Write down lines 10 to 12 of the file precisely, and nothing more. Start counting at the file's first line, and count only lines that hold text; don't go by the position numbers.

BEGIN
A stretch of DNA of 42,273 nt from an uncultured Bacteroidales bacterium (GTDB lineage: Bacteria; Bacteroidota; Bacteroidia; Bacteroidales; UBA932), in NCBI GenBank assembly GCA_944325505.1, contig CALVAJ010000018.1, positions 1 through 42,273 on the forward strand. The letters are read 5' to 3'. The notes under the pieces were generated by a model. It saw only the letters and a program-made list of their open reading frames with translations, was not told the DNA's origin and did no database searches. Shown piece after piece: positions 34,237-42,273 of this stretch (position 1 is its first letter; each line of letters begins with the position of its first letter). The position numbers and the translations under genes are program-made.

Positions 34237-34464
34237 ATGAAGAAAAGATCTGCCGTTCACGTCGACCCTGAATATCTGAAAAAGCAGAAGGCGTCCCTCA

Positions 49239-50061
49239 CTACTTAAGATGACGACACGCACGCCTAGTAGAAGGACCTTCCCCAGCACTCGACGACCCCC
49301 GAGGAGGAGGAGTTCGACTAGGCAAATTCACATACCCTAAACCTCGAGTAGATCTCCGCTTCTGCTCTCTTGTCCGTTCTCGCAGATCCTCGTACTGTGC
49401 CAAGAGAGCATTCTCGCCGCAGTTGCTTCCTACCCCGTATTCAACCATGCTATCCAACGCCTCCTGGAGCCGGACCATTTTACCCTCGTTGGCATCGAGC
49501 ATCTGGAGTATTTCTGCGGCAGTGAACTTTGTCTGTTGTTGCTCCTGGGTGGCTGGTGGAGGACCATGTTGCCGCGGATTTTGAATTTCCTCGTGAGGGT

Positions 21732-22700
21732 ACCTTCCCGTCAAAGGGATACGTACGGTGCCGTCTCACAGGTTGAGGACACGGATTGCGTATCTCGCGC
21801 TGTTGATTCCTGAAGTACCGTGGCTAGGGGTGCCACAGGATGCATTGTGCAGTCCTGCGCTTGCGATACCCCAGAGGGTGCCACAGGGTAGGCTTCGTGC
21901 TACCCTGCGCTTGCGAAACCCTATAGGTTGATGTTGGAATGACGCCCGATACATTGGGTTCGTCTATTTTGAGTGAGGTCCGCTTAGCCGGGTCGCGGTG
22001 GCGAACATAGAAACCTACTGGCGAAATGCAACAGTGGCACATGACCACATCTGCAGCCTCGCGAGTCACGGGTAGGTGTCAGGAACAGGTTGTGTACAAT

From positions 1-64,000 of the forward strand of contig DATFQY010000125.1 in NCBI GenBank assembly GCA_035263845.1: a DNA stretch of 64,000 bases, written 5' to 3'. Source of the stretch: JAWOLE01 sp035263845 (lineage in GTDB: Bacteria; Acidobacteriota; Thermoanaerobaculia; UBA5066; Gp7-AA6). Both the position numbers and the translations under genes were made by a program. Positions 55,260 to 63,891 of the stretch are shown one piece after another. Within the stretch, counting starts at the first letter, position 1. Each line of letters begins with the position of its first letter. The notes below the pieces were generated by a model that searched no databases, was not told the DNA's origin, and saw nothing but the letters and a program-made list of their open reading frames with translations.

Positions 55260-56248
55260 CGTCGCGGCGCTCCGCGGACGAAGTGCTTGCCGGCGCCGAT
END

21732 ACCTTCCCGTCAAAGGGATACGTACGGTGCCGTCTCACAGGTTGAGGACACGGATTGCGTATCTCGCGC
21801 TGTTGATTCCTGAAGTACCGTGGCTAGGGGTGCCACAGGATGCATTGTGCAGTCCTGCGCTTGCGATACCCCAGAGGGTGCCACAGGGTAGGCTTCGTGC
21901 TACCCTGCGCTTGCGAAACCCTATAGGTTGATGTTGGAATGACGCCCGATACATTGGGTTCGTCTATTTTGAGTGAGGTCCGCTTAGCCGGGTCGCGGTG